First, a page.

Lotus CEO promises lightweight fun, value for money

Lotus has been rolling out all sorts of updates for the Elise recently, but it’s also working on a new iteration of the sports car. Essentially 15 years old as of 2016, the current Elise will get a replacement in 2020. That’s the word from company CEO Jean-Marc Gales, who also revealed that the next-generation model will remain true to its engineering roots.

According to gales, work on the redesigned roadster has already begun as Lotus is developing an extruded aluminum chassis around the same technology that debuted in the original Elise S1 back in 1996. The platform underpins all of the company’s cars today, but Gales thinks it can be substantially improved by 2020. This is the key to keeping the new Elise as close as possible to the original, especially when it comes to lightness and handling.

Autocar claims that Lotus aims for a curb weight of 900 kg (1,984 pounds), exactly 175 (386 pounds) more than the original model. Although it may seem like a lot of extra weight for a significantly newer car, we need to keep in mind that the third-gen Elise will have to comply with stricter safety requirements, especially in the United States. On the other hand, a 900-kg third-gen Elise would be lighter than the current Elise Cup 250, which tips the scales at an amazing 921 kg (2,030 pounds).

As far as design goes, the new Elise will remain true to the current styling. Although this means that many of the current features will be carried over, Lotus will redesign enough elements to give the sports car a fresh look. The car could be wider though in order to meet U.S. crash ratings.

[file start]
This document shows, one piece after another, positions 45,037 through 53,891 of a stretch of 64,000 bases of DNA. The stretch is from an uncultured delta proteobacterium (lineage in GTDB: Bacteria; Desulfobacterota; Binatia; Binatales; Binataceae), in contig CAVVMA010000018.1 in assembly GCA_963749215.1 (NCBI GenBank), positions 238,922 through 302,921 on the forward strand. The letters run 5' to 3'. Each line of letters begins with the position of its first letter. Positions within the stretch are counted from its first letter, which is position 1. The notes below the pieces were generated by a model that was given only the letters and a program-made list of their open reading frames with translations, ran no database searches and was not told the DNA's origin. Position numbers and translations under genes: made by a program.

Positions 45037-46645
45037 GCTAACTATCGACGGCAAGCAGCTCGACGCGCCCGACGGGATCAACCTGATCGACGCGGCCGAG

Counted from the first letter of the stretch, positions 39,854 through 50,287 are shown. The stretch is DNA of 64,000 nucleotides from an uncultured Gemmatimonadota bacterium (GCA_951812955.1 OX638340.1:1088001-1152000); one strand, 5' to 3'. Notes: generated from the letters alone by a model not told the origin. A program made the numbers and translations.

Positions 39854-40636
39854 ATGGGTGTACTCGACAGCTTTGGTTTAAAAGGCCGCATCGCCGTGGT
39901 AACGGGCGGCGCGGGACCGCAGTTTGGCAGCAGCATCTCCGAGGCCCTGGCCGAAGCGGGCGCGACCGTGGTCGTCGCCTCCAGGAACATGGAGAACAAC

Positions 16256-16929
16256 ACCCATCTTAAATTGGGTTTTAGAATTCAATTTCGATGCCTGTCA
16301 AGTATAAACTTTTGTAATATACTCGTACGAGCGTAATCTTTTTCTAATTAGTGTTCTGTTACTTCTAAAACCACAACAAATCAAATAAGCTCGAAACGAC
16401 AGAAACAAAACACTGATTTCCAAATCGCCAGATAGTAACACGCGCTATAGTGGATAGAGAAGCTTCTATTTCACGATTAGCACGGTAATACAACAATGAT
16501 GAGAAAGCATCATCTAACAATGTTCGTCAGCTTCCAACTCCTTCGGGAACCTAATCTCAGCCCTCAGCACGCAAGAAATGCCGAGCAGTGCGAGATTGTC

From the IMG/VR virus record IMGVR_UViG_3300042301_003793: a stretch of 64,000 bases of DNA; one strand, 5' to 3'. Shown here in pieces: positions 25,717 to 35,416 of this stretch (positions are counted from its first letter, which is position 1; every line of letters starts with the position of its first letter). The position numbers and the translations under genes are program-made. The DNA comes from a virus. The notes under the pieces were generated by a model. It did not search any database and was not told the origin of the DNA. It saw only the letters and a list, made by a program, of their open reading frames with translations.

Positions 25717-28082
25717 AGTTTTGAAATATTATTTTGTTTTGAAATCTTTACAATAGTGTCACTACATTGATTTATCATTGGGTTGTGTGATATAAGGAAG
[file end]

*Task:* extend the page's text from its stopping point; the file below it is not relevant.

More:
Unless Lotus decided to that it’s time for a massive change in the drivetrain department, the next Elise will also feature Toyota-sourced engines and transmissions. We expect the third-gen model to benefit from up to 250 horsepower.

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Why It Matters?

Although it was no mystery that Lotus was pondering a brand-new Elise, it’s great to see that Gales wants the sports car to remain true to its roots. In an era where most high-performance vehicles are loaded with too many driving aids and gadgets and are too heavy because of that, the Elise is a rare gem that keeps Colin Chapman’s "simplify, then add lightness" ethos alive. I for one am very anxious to see what the next-generation Elise has to offer.

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